The results were pretty amazing. When it came to postural sway, those participants who practiced tai chi had significantly less sway. In fact, with their eyes open, they had 14 percent less sway. With eyes closed, it was 30 percent. Turning the head with eyes open demonstrated 33 percent less sway, and turning with eyes closed showed 23 percent less sway.

When it came to that crazy H-reflex, the tai chi group had much better inhibition of the reflex while standing, 55 percent, as compared to the control group, which only exhibited 24 percent inhibition. Interestingly, when lying down, the two groups were pretty equal, with the tai chi group showing 71 percent inhibition, compared to 74 percent in the control group.

Researchers concluded that tai chi clearly helped to improve postural control, as well as reflex response. The net benefit of this is better stability and balance, which translates to less risk of suffering a devastating fall.

Get on the Tai Chi Bandwagon

Literally translated as “moving life force,” tai chi involves controlled breathing and choreographed movements that combine to resemble a deliberate, flowing dance. The graceful motions, called forms, are performed by slowly shifting your body’s weight from one foot to another while making synchronized arm, body and leg movements.

Because the movements are so slow and deliberate, they can be practiced by anyone, anywhere, at any time. Ideally, you should practice tai chi for 30 minutes three to five times a week.

However, due to the low intensity and relaxing quality of the exercise, it can be done every day.

If you have never tried tai chi before, you may want to start with a trained instructor who can supervise your posture and movements. Once you have learned how to do the forms correctly, you can practice on your own or with a small group.

1 Alexander, B.H. et al. The cost and frequency of hospitalization for fall-related injuries in older adults. Am J Public Health. 1992;82(7):1020-3.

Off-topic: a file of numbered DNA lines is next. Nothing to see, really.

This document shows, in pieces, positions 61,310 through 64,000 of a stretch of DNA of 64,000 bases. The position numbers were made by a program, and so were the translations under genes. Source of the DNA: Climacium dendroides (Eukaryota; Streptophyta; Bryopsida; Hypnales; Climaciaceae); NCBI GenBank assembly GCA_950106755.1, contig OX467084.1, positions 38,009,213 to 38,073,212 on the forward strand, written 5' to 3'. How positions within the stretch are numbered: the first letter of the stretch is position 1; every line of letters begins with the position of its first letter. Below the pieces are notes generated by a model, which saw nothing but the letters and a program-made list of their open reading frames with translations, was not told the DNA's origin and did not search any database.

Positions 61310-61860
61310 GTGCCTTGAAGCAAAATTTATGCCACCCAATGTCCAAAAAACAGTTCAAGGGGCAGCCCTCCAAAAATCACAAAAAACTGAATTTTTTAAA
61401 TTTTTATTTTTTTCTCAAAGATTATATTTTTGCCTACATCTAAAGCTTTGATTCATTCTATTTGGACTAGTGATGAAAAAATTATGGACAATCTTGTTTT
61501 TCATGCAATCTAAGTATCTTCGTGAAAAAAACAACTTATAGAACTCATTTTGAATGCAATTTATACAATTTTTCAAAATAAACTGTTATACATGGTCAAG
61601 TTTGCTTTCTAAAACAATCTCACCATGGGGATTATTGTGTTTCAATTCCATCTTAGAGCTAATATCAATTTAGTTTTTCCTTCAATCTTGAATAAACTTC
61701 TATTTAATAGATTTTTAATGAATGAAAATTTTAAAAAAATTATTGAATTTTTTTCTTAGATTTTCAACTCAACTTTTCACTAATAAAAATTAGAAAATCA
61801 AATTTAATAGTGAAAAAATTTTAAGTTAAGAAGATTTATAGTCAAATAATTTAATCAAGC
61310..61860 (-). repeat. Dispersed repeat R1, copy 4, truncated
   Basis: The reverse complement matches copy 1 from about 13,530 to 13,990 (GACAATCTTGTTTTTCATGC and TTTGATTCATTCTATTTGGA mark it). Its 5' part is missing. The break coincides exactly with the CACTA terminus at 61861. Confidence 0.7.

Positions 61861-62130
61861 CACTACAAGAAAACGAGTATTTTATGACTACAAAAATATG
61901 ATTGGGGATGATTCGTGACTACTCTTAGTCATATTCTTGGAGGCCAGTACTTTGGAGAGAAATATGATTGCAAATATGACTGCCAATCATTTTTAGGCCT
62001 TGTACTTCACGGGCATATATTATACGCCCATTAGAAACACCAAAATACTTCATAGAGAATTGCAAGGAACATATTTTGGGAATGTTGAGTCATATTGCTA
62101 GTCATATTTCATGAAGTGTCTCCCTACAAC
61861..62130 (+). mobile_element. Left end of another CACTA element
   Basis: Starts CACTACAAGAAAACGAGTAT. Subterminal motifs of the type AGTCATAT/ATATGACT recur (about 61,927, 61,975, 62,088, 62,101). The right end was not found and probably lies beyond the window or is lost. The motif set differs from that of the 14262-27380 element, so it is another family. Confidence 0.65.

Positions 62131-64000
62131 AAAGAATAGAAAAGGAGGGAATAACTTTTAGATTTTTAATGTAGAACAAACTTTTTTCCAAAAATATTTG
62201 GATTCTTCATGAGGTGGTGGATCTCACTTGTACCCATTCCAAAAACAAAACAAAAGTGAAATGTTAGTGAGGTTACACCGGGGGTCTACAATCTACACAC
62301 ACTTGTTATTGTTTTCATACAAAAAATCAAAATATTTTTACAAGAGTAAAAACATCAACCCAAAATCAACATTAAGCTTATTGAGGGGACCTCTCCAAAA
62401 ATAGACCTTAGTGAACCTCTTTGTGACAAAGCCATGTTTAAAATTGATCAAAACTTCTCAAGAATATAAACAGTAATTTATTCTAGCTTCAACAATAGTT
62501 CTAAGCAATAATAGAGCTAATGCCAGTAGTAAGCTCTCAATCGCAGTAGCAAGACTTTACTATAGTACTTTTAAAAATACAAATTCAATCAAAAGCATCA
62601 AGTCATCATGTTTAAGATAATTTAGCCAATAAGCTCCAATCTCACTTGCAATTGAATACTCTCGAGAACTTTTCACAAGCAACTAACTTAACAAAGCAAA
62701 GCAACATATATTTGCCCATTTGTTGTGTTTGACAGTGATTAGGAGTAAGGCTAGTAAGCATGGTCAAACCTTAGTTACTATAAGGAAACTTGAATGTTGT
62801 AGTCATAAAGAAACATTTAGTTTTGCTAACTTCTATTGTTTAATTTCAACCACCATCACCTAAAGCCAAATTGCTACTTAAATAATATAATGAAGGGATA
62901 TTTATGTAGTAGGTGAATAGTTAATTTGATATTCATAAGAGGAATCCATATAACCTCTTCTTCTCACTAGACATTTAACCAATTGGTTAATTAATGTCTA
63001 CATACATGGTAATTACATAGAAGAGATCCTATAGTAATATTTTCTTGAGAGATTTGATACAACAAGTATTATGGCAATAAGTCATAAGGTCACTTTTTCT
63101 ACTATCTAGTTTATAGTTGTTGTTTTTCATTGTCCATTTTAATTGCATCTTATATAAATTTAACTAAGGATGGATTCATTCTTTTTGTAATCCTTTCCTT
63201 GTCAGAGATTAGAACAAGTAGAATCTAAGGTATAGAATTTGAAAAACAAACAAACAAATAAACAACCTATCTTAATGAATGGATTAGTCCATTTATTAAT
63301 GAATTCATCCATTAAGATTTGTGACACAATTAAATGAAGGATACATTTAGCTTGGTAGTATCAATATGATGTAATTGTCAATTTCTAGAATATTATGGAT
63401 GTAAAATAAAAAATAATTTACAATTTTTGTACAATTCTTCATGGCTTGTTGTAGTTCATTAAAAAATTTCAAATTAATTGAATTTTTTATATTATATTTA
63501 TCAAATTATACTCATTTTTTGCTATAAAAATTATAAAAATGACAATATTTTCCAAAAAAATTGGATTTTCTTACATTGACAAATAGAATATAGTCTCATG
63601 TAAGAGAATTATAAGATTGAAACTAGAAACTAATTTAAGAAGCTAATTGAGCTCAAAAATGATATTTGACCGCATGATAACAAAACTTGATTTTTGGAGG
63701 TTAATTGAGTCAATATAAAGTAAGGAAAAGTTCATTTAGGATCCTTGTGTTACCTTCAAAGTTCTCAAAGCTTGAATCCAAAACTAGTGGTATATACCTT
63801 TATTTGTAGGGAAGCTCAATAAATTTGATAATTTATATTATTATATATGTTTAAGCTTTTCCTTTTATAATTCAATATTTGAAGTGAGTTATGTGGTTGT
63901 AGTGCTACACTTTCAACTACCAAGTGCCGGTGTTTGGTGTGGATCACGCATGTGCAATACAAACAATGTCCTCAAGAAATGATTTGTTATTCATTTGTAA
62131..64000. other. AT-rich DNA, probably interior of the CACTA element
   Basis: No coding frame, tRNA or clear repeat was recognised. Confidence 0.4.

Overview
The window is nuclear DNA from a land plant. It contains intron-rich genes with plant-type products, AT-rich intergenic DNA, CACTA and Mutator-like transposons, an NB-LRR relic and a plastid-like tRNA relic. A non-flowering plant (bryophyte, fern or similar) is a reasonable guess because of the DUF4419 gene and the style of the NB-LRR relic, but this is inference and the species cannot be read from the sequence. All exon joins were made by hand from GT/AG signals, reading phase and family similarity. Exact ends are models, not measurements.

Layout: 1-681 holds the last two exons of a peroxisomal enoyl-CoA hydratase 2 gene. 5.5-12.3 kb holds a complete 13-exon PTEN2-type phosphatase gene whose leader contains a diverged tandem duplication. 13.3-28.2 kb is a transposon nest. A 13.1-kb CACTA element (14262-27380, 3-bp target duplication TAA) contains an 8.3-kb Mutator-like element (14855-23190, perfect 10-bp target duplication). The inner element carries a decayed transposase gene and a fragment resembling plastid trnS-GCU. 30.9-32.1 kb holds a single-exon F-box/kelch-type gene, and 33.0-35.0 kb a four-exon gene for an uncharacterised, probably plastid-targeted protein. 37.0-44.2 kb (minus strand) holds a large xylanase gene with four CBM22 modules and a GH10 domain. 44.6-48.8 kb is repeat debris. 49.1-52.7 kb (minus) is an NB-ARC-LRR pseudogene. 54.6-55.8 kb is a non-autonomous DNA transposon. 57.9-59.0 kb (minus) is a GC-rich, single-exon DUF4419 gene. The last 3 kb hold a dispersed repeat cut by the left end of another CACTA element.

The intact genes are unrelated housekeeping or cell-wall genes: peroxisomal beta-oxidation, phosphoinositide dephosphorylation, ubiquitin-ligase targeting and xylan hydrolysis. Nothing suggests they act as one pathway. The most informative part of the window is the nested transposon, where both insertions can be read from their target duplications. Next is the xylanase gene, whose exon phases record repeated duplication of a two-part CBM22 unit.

2 Dellinger, A.M. and Stevens, J.A. The injury problem among older adults: mortality, morbidity and costs. J Safety Res. 2006;37(5):519-22.

3 Maciaszek, J. and Osinski, W. The effects of Tai chi on body balance in elderly people — a review of studies from the early 21st century. Am J Chin Med. 2010;38:219-29.

4 Henderson, N.K. et al. The roles of exercise and fall risk reduction in the prevention of osteoporosis. Endocrinol Metab Clin North Am. 1998;27(2):369-87.

5 Murphy, L. and Singh, B.B. Effects of 5-Form, Yang Style Tai chi on older females who have or are at risk for developing osteoporosis. Physiother Theory Pract. 2008;24(5):311-20.

6 Guan, H. and Kocega, D.M. Effects of long-term tai chi practice on balance and h-reflex characteristics. Am J Chin Med. 2011;39(2):251-60.

7 Palmieri, R.M. et al. The Hoffmann reflex: Methodologic considerations and applications for use in sports medicine and athletic training research. J Athl Train. 2004 July-Sept.;39(3):266-77.

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WET Design CEO Mark Fuller – New York Times article

Posted By Tom Daly on April 17th, 2011

Please forgive me for this one, but the tai chi links here are abundant!  Listening, spontaneity, not knowing the next move, conflict resolution, change, curiosity, openness, honest self reflection, generosity, team work, being flexible, sense of humor.  Take a look if an original way of living in the corporate world is of interest.  Tom

April 16, 2011

WET Design and the Improv Approach to Listening


This interview with Mark Fuller, C.E.O. (which stands for chief excellence officer) of WET Design, was conducted and condensed by Adam Bryant.

Q. What’s unusual about your company’s culture?

A. We have three classrooms and a full-time curriculum director who teaches all the time and also brings in outside instructors. One of the really fun classes we do is improv.

Q. Why improv?

A. Improv, if properly taught, is really about listening to the other person, because there’s no script. It’s about responding. I was noticing that we didn’t have a lot of good communication among our people.

If you think about it, if you have an argument with your wife or husband, most of the time people are just waiting for the other person to finish so they can say what they’re waiting to say. So usually they’re these serial machine-gun monologues, and very little listening.